If you need help finding a lawyer, you can:

Note: Temporary order forms may be available at your county law library. Temporary order forms for use in Travis County are available at the Travis County Law Library & Self-Help Center.

I was served with a Motion for Temporary Orders and Order to Appear for a Temporary Orders Hearing, what should I do?

  • Read the motion carefully.
  • Talk with a lawyer right away about your legal rights. Ask what to expect at the hearing. If possible, hire a lawyer to represent you at the hearing.
  • Make plans to go to the hearing. If you do not go to the hearing, the judge can make orders about your children (if any), property, and money without any input from you.
  • If you need more time to hire a lawyer or more time to get ready for the hearing, you may be able to reschedule the hearing. Read this article to learn more: How to Ask for a Continuance.

I was served with a Temporary Restraining Order. What should I do?

If you have been served with a TRO,

  • Read the TRO carefully and obey it. You can be held in contempt if you do not obey a court order. In addition, evidence that you disobeyed the order could be used against you at the temporary orders hearing.
  • Talk with a lawyer right away about your legal rights. Ask what to expect at the hearing. If possible, hire a lawyer to represent you at the hearing.
  • Make plans to go to the hearing. If you do not go to the hearing, the judge can make orders about your children (if any), property, and money without any input from you.
  • If you need more time to hire a lawyer or more time to get ready for the hearing, you may be able to reschedule the hearing. Read this article to learn more: How to Ask for a Continuance.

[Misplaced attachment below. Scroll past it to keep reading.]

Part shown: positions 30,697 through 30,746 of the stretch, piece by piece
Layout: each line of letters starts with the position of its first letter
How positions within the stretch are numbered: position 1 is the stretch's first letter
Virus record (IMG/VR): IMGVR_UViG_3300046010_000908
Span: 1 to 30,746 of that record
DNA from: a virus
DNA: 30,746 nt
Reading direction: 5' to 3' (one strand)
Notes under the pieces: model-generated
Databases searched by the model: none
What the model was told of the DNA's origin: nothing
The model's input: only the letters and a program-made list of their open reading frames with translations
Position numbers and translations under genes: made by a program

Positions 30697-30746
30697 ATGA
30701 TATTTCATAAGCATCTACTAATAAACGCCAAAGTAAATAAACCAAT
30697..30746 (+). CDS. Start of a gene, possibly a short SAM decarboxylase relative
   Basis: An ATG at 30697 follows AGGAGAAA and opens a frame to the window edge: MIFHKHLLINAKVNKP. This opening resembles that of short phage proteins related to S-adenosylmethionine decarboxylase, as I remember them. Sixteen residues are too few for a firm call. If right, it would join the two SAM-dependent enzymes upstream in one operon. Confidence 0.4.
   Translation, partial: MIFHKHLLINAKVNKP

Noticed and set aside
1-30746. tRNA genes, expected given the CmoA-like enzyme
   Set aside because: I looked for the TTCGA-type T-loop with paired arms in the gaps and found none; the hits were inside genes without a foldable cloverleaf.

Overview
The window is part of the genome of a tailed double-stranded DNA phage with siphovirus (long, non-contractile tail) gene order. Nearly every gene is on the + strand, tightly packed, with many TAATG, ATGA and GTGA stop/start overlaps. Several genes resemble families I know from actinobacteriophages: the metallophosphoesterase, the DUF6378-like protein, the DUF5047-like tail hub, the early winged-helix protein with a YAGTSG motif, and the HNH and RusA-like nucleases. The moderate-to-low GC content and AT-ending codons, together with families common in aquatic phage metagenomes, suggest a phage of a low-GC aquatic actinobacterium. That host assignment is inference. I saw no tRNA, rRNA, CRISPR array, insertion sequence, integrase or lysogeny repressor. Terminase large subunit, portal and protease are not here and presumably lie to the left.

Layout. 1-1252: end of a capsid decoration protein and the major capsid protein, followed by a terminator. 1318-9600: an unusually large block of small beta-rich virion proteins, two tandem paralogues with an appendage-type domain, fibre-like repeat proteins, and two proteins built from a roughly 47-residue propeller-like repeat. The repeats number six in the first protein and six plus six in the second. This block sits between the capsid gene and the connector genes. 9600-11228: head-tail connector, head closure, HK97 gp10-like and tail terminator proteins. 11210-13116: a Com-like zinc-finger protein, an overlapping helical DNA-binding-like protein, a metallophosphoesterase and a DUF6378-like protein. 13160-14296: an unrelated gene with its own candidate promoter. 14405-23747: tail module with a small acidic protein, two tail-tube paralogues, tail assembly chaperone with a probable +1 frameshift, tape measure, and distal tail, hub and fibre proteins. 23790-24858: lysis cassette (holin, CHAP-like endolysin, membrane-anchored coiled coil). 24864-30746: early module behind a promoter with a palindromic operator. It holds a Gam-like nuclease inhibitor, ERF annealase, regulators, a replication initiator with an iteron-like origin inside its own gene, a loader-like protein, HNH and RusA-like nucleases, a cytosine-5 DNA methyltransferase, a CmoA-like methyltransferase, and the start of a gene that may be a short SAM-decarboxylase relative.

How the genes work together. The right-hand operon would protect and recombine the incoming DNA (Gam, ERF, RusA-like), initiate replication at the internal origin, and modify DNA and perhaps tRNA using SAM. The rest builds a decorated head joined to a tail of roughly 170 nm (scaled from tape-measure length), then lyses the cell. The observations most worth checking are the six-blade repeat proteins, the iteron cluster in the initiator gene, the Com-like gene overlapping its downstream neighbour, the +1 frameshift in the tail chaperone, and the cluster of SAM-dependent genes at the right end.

Note: A Temporary Restraining Order is different from a family violence protective order. Getting served with a TRO does not necessarily mean you’ve done anything wrong.

What happens at a temporary orders hearing?

The judge listens to you, the other party, and any witnesses. If a party has a lawyer, the judge also listens to the lawyer. The judge reviews any documents that are properly offered and admitted into evidence. 

The Judge then decides what the temporary orders will be.

Check with your court before the hearing to see if there are any time limits for a temporary orders hearing. For example, in some counties, the judge will only allow 20-30 minutes per side. Knowing this in advance will help you limit your witnesses and evidence to the most relevant. 

Can temporary orders be changed?

Yes, you can ask the Judge to change temporary orders by filing a Motion to Modify Temporary Orders. However, you must be able show a significant change in circumstances. Talk with a lawyer first. It may make more sense to set your case for a final hearing.

Forms to modify temporary orders are not available on TexasLawHelp.org.

What if I’m a grandparent or other nonparent and need to temporarily care for a child?

Temporary orders can only be made as part of a larger case (such as a divorce or custody case). If you meet certain legal requirements you may be able to file a custody case. Use this toolkit: I need a SAPCR (custody) order. I am not the child’s parent.

Another option may be for the parent (or both parents) to sign an Authorization Agreement for Nonparent Relative or Voluntary Caregiver form. This form can be used to give a close relative (or nonrelative if the child was placed by CPS) temporary authority to care for and make decisions for a child. Unlike a custody order, a nonparent authorization agreement can be revoked (taken back) by the parent at any time. Get more information and the form here: Authorization for Nonparent Care of a Child.